A revolutions occurs when there is a massive economic, technological, social, and cultural change which affects humans to such an extent that it’s often compared to the change from hunter-gathering to farming. It is often characteristed by a quantum shift and convergence in three fundamental technologies affecting economic activity: energy, communications and transportation. It enables a new level of economic activity, and each builds on the previous revolution.
In his book The Fourth Industrial Revolution, Klaus Schwab, the founder and executive chairman of the World Economic Forum, the International Organization for Public-Private Cooperation, asserts that there are actually four distinct periods of industrial revolution throughout history, including the one we’re beginning right now. Schwab describes an industrial revolution as the appearance of “new technologies and novel ways of perceiving the world [that] trigger a profound change in economic and social structures.”
It is generally considered that we have entered the 4th Industrial Revolution. The four are:
- The first industrial revolution – steam – the use of water (steam power) via coal energy, rail for travel and printing press communication. Steam powered rail and printing. It was the beginning of mechanical production age. A mainly agrarian lifestyle of farming started to transform into an urbanised one around factories.
- The second industrial revolution – electrical – the use of oil fossil fuels for electricity (and cars), cars for transportation and telephone communication. It was the beginning of mass production age and the modern world as we know it.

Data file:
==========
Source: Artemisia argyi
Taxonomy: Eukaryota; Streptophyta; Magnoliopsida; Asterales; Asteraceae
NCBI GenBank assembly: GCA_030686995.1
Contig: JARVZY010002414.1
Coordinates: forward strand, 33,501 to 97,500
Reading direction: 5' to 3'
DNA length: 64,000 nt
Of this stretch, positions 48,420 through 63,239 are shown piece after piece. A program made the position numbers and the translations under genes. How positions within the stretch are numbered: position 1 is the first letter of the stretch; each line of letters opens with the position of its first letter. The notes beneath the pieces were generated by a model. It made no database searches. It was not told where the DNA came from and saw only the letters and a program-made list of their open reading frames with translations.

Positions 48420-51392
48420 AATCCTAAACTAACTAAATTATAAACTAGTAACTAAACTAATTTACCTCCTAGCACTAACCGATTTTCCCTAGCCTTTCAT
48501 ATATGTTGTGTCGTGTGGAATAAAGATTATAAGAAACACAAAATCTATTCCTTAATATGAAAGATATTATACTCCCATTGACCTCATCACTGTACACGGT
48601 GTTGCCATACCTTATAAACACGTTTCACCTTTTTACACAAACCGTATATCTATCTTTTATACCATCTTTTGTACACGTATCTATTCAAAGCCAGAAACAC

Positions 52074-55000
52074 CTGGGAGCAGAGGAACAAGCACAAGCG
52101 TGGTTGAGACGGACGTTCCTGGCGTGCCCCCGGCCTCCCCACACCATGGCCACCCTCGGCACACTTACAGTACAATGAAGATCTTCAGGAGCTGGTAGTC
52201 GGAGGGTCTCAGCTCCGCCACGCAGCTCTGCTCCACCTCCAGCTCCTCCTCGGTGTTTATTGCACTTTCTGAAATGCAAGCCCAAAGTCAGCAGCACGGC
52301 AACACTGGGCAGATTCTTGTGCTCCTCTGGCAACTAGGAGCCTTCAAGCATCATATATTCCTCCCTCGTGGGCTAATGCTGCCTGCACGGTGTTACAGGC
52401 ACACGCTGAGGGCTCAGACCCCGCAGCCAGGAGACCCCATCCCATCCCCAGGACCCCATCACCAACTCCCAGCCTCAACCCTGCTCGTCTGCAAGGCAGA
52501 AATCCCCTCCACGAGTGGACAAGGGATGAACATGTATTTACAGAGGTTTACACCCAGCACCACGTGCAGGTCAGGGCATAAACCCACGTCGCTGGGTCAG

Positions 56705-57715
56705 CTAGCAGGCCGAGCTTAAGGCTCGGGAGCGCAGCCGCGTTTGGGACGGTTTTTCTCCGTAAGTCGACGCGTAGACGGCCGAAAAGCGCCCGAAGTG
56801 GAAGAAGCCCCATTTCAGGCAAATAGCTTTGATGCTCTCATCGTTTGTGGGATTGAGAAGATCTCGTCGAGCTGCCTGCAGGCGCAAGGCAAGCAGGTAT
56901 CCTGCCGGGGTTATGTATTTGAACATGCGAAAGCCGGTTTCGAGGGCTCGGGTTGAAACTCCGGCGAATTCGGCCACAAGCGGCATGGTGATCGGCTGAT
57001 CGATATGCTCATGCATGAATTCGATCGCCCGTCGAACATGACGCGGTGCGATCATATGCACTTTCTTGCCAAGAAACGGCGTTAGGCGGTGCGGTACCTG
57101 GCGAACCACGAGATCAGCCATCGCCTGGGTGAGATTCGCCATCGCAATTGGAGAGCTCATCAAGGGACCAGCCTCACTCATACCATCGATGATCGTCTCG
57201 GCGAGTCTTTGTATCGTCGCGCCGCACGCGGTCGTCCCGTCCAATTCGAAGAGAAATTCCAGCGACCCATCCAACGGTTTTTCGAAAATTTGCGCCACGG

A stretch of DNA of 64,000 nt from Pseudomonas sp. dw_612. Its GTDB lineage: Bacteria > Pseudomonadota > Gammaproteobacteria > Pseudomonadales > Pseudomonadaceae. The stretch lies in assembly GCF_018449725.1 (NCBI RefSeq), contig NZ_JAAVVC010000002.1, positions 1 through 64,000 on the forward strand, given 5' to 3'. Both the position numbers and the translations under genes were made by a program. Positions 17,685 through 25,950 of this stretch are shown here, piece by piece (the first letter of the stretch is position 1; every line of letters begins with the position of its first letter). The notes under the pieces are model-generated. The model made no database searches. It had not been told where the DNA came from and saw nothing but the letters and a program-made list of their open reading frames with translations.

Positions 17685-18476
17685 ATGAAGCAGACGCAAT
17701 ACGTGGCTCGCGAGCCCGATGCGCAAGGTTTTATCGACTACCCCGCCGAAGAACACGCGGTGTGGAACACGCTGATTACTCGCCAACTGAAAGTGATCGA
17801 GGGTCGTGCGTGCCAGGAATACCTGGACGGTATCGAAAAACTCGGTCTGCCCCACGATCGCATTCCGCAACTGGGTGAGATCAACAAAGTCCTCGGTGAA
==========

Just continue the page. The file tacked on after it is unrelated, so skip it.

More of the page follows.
- The third industrial revolution – digital / computing – the beginning of renewable energy, air travel and internet communication. It was the beginning of the automated production age.
- The forth industrial revolution – connected / intelligent – the use of advanced batteries, thermal storage and fusion energy, autonomous vehicles and IOT & intelligent communication. It was the beginning of the IOT and AI production age. It is the fusion of Digital, Physical and Biological technologies.
Which 15 technologies make up the 4th Industrial Revolution?
Advanced Sensor Platforms
AR, VR, MR
Drones & Autonomous Vehicles
New Computational Technologies
There is no one universally agreed list of technologies that represent the Fourth Industrial Revolution (4IR), and many categories have multiple sub-categories. These 15 technologies in the digital, biological, and physical worlds go a long way to describing the main areas that we can expect rapid advancements in the coming years:
- Space Technologies will provide ubiquitous and increasingly fast connectivity to billions of people globally. The space industry has repeatedly proven that it’s at the helm of innovation, and with the help of high profile companies like SpaceX more entrepreneurs and funding is likely to flow into this sector. New business models (eg. the impact of AI on satellite imagery) will present lower barriers for entrepreneurs with new ideas to access markets, such as Bluefield who are launching micro satellites with proprietary sensors and algorithms to provide methane emission monitoring at a scale, accuracy and cost that has never before been possible.
- 3D printing allows manufacturing businesses to print their own parts, with less tooling, at a lower cost, and faster than via traditional processes. Plus, designs can be customised to ensure a perfect fit.
- Innovative materials, including plastics, metal alloys, and biomaterials, promise to shake up sectors including manufacturing, renewable energy, construction, and healthcare. Both Cruz Foam and MGA Thermal are creating new substances to revolutionise foam manufacturing and thermal energy storage.
- Robotics refers to the design, manufacture, and use of robots for personal and commercial use. While we’re yet to see robot assistants in every home, technological advances have made robots increasingly complex and sophisticated. They are used in fields as wide-ranging as manufacturing, health and safety, and human assistance. Companies like Zainar are creating the infrastructure that will help make robot automation a reality.